Jakob von Uexkull was an early German ethologist (student of animal behavior) who became interested in how animals perceive their environment. A field of grass and wildflowers would be seen very differently through the compound eyes of a fly travelling through the air, in black and white by a dog running through the grass (who focuses much more on the smells of the field than its sights), and from the perspective of a blind tick searching for mammalian blood, and the passage of time is no doubt very different for each of these organisms, with lifespans that differ by one, two, or three orders of magnitude. Uexküll called these subjective worlds Umwelt, which literally translates (I am told) as environment, but describes more the world as perceived by an organism, weighted by the stimuli most important for its own survival, flourishing, reproduction. This is similar to Nicholaas Tinbergen’s later theories of releasers and superreleasers, but rather than focusing on a particular stimulus of importance to the developing organism, the Umwelt describes the world as modeled, simplified, stylized by the organisms own perceptions. In the introduction to A Foray into the Worlds of Animals and Humans, von Uexkull writes:
[von Uexkull continues]…
in the skin. The blind and deaf bandit becomes aware of the approach of its prey through the sense of smell. The odor of butyric acid, which is given off by the skin glands of all mammals, gives the tick the signal to leave its watch post and leap off. If it then falls onto something warm — which its fine sense of temperature will tell it — then it has reached its prey, the warm-blooded animal, and needs only use its sense of touch to find a spot as free of hair as possible in oder to bore past its own head into the skin tissue of the prey. Now, the tick pumps a stream of warm blood slowly into itself.
Experiments with artificial membranes and liquids other than blood have demonstrated that the tick has no sense of taste, for, after boring through the membrane, it takes in any liquid, so long as it has the right temperature.
If, after sensing the butyric acid smell, the tick falls onto something cold, then it has missed its prey and must climb back up to its lookout post.
The tick’s hearty blood meal is also its last meal, for it now has nothing more to do than fall to the ground, lay its eggs, and die.
As the philosopher Giorgio Agamben paraphrases:
This eyeless animal finds the way to her watchpoint with the help of only its skin’s general sensitivity to light. The approach of her prey becomes apparent to this blind and deaf bandit only through her sense of smell. The odor of butyric acid, which emanates from the sebaceous follicles of all mammals, works on the tick as a signal that causes her to abandon her post (on top of the blade of grass/bush) and fall blindly downward toward her prey. If she is fortunate enough to fall on something warm (which she perceives by means of an organ sensible to a precise temperature) then she has attained her prey, the warm-blooded animal, and thereafter needs only the help of her sense of touch to find the least hairy spot possible and embed herself up to her head in the cutaneous tissue of her prey.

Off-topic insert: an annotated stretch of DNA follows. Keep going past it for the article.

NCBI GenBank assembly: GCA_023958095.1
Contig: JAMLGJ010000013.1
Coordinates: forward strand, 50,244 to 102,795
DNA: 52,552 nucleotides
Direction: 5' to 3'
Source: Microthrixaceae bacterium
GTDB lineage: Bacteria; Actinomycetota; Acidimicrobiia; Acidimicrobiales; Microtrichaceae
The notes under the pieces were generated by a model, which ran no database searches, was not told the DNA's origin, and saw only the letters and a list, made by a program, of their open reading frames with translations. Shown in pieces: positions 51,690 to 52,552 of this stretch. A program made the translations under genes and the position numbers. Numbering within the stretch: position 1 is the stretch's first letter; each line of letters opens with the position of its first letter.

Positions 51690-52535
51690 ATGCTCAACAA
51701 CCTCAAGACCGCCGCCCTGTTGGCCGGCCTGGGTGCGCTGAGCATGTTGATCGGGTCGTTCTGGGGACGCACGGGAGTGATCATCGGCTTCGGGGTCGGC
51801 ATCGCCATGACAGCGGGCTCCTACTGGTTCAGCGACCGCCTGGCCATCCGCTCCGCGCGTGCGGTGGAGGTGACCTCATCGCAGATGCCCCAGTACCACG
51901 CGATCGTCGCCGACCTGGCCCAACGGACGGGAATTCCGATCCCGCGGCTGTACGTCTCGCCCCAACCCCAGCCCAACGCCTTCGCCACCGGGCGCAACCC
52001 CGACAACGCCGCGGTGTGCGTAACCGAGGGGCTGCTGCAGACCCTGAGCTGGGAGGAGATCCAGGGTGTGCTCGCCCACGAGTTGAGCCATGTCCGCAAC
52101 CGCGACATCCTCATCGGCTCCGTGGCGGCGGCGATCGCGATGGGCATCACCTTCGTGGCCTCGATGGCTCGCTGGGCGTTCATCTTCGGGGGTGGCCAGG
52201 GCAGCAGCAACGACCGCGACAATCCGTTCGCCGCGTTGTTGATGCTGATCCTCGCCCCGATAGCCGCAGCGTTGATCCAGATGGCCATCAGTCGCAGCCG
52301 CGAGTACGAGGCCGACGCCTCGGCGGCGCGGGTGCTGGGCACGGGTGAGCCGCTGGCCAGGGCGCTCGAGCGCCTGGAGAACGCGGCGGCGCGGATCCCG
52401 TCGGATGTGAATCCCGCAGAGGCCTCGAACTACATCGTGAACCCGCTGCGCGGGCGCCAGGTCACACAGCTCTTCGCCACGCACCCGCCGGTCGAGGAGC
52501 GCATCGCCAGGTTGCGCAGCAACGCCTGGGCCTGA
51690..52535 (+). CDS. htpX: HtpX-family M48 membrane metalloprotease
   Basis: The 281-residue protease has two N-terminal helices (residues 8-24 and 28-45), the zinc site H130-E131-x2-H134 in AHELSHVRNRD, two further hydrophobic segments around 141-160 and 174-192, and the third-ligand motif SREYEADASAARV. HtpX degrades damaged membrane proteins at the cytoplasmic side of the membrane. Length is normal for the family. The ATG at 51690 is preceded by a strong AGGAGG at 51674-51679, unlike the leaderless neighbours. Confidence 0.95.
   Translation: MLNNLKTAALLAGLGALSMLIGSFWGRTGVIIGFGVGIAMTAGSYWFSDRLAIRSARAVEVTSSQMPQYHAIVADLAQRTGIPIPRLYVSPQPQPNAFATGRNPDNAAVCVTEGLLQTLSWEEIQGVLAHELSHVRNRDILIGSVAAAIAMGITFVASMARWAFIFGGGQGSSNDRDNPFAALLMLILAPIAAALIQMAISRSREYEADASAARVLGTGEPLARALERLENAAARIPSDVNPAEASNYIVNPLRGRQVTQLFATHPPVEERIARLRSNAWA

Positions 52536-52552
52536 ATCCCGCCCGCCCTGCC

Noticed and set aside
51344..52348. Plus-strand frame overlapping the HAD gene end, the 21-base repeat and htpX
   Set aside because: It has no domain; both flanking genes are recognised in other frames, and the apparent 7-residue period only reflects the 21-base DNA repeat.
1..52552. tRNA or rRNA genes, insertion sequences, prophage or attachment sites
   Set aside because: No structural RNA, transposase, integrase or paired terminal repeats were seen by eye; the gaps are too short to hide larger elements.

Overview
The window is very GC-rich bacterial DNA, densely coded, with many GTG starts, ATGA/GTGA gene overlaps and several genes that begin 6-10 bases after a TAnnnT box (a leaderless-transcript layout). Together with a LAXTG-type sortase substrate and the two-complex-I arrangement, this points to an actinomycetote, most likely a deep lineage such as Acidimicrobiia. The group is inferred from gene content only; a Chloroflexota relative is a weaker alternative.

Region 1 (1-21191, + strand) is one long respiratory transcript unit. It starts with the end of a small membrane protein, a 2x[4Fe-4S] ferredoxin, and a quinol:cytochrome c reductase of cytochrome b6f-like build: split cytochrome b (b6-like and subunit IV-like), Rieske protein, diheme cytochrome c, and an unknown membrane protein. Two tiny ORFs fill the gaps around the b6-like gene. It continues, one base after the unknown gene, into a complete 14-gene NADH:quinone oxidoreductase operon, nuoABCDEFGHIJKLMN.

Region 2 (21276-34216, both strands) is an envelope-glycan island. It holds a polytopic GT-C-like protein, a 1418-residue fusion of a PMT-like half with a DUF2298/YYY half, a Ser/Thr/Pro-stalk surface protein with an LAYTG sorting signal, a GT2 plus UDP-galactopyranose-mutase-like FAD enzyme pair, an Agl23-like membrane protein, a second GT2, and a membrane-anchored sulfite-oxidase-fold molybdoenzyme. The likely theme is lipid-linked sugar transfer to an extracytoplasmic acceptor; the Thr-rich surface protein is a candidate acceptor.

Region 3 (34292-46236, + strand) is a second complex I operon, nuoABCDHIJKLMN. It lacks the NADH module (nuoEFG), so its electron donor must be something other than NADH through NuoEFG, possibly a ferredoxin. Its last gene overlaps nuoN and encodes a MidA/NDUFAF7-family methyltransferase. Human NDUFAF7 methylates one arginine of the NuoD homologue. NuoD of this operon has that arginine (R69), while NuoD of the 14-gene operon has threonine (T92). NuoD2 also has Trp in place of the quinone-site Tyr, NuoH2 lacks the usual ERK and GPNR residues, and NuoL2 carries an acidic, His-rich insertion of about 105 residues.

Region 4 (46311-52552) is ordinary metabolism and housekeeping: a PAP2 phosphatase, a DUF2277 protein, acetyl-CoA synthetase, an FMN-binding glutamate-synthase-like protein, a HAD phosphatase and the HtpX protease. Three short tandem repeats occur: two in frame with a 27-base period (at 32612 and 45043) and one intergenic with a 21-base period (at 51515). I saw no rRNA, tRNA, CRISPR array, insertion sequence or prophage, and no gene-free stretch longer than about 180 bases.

What is the Umwelt of the developing human child? It is no doubt more complex than that of a tick searching for blood, and no doubt varies by culture and place and time, but surely the world created by the internal life of the family and most importantly that created by groups of children at play- the combination of fantasy and reality that children create in groups almost instantaneously- is central to that Umwelt. But that communally constructed world is strangely almost vanished, replaced by the professionally shaped, technologically crafted Umwelt of mass media, television, video games, toys. As a middle school student once told me, hypothesizing why the American crime rate has fallen so far, so fast, “everybody is inside.” After many centuries of children’s noise and play, streets are mostly silent, mostly empty of all but vehicles. Children see each other at school, and in scheduled activities, through the edited glimpse of electronics, and rarely else.
The interior, dreamlike Umwelt we as adults have entered thanks to electronic media no doubt has abated some violence, while also perhaps contributing to obesity, ill health, and whatever composites of despair are causing rising suicide, overdoses, and alcohol-related deaths. Like the tick, we are built for a certain world, which we perceive in our own, limited and stylized way. The human Umwelt is most centrally made up of other people and their relations with one another, and we participate in creating that Umwelt by engaging with one another continuously, variously, in family, commerce, community, enmity, shared fantasy and myth. The world as perceived by animals is always, as von Uexkull understood, a kind of stylization, a kind of illusion. But when we rebuild the world to be nothing but those stylizations, nothing but those illusions, our own role in creating them for one another may one day be gone.